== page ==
Ari's book list on uncovering hidden and marginalized histories

Ari Joskowicz Why did Ari love this book?

Jablonka, a French historian, tells a story that is both personal and profound.

He traces the history of his grandparents, who fled to France in 1938 as communists and Jews. Jablonka reconstructs their attempts to evade arrest and deportation up to their eventual death at the hands of the Nazis in the most meticulous detail.

In his capable hands, the challenge of writing histories with limited documentation becomes a source of ingenuity. I learned from A History of the Grandparents I Never Had that there are ways to think about your family’s past in ways that are not merely sentimental but also surprising and illuminating. (It even made me briefly consider calling my own recent book The Stories My Grandparents Never Told). 

By Ivan Jablonka, Jane Kuntz (translator),

Why should I read it?

1 author picked A History of the Grandparents I Never Had as one of their favorite books, and they share why you should read it.

What is this book about?

Ivan Jablonka's grandparents' lives ended long before his began: although Mates and Idesa Jablonka were his family, they were perfect strangers. When he set out to uncover their story, Jablonka had little to work with. Neither of them was the least bit famous, and they left little behind except their two orphaned children, a handful of letters, and a passport. Persecuted as communists in Poland, as refugees in France, and then as Jews under the Vichy regime, Mates and Idesa lived their short lives underground. They were overcome by the tragedies of the twentieth century: Stalinism, the mounting dangers in…


Book cover of The Vichy Syndrome: History and Memory in France Since 1944

Bertram M. Gordon Author Of Historical Dictionary of World War II France: The Occupation, Vichy, and the Resistance, 1938-1946

From my list on France in World War II.

Why am I passionate about this?

As a child in New York, I was interested in history to the point where by third grade I had memorized the list of U.S. presidents beginning with George Washington. The world was more Eurocentric than now, and I was taken by what I saw as the richness of European history. Surrounded later by Leftist academics, I became interested in the Right. Why were so many, especially among the lower middle classes, drawn to the Right and fascism during the first half of the twentieth century? This led to my interviewing and studying World War II pro-Nazi French collaborators. Later I branched into food history and the history of tourism.

Bertram's book list on France in World War II

Bertram M. Gordon Why did Bertram love this book?

The role of France and the activities of the French during the Second World War German occupation, spanning the range from resistance through accommodation to collaboration, has been the subject of considerable literature on both sides of the Atlantic. First published in France in 1987, The Vichy Syndrome characterizes the memory of the war years as “a past that doesn't pass away.” The book addresses the different ways in which the war years were remembered and helped popularize the study of historical memory, meaning the study not only of the events themselves but also how they are remembered and how these memories influence political and cultural life in succeeding generations. Rousso received France’s National Order of Merit in 1995 and in 2018 was chosen by President Macron to supervise the design of France’s new Memorial Museum of Societies Facing Terrorism.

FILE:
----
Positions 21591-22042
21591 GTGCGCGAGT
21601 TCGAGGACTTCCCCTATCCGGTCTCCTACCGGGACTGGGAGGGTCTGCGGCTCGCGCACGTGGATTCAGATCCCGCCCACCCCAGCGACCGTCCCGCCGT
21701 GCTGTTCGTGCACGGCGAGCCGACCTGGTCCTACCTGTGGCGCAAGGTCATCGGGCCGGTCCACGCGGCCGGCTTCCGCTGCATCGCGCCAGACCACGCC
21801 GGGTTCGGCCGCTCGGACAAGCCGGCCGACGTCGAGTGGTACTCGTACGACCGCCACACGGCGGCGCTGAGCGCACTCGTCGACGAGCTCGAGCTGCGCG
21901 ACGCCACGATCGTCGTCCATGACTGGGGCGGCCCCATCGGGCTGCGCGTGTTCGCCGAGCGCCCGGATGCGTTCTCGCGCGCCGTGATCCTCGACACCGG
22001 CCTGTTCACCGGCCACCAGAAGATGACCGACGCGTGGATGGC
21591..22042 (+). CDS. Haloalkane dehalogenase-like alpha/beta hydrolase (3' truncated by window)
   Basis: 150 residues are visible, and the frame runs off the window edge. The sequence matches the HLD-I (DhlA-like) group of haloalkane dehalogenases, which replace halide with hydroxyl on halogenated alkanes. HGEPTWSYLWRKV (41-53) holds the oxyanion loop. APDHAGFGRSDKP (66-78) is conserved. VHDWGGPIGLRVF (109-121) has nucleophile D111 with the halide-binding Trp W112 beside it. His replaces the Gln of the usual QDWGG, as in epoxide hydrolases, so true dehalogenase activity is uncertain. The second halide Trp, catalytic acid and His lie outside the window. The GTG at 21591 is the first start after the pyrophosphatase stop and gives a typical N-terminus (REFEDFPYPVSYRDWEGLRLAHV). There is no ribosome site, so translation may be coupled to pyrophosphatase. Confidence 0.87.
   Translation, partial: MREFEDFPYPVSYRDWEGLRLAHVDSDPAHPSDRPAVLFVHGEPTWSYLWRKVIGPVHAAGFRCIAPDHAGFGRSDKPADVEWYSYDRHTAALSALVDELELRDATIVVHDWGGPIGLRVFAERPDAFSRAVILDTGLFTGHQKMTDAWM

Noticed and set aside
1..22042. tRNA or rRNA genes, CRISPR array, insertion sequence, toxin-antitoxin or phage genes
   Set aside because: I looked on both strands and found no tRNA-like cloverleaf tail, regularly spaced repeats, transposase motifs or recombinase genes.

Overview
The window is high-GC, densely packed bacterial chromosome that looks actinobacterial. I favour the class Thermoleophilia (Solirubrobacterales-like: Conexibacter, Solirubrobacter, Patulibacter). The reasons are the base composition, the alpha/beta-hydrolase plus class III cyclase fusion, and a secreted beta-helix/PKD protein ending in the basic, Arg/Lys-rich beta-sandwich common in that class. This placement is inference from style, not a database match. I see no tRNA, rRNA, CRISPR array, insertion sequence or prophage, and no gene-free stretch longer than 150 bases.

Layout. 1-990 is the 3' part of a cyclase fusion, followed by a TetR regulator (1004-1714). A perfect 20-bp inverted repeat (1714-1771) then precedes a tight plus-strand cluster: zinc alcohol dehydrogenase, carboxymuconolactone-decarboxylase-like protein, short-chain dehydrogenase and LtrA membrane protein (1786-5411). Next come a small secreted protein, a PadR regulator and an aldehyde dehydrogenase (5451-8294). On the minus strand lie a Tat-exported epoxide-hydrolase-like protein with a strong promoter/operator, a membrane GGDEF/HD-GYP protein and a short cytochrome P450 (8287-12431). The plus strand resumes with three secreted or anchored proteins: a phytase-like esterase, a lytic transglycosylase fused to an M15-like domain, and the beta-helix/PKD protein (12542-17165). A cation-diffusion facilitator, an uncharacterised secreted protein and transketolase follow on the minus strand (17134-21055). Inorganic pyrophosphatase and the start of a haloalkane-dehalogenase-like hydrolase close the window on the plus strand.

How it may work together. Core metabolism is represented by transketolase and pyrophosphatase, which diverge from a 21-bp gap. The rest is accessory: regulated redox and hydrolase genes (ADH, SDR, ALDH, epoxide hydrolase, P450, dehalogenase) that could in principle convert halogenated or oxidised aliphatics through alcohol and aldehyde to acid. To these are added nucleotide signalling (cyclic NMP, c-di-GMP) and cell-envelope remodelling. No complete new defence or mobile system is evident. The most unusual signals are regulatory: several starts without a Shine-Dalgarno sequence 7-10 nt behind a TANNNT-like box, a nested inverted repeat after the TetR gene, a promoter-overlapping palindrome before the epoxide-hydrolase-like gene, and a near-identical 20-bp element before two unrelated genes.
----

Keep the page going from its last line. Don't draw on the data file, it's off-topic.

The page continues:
By Henry Rousso, Arthur Goldhammer (translator),

Why should I read it?

3 authors picked The Vichy Syndrome as one of their favorite books, and they share why you should read it.

What is this book about?

From the Liberation purges to the Barbie trial, France has struggled with the memory of the Vichy experience: a memory of defeat, occupation, and repression. In this provocative study, Henry Rousso examines how this proud nation-a nation where reality and myth commingle to confound understanding-has dealt with les annees noires. Specifically, he studies what the French have chosen to remember-and to conceal.


5 book lists we think you will like!

Interested in Vichy France, France, and Nazism?

10,000+ authors have recommended their favorite books and what they love about them. Browse their picks for the best books about Vichy France, France, and Nazism.

Vichy France Explore 9 books about Vichy France
France Explore 894 books about France
Nazism Explore 212 books about Nazism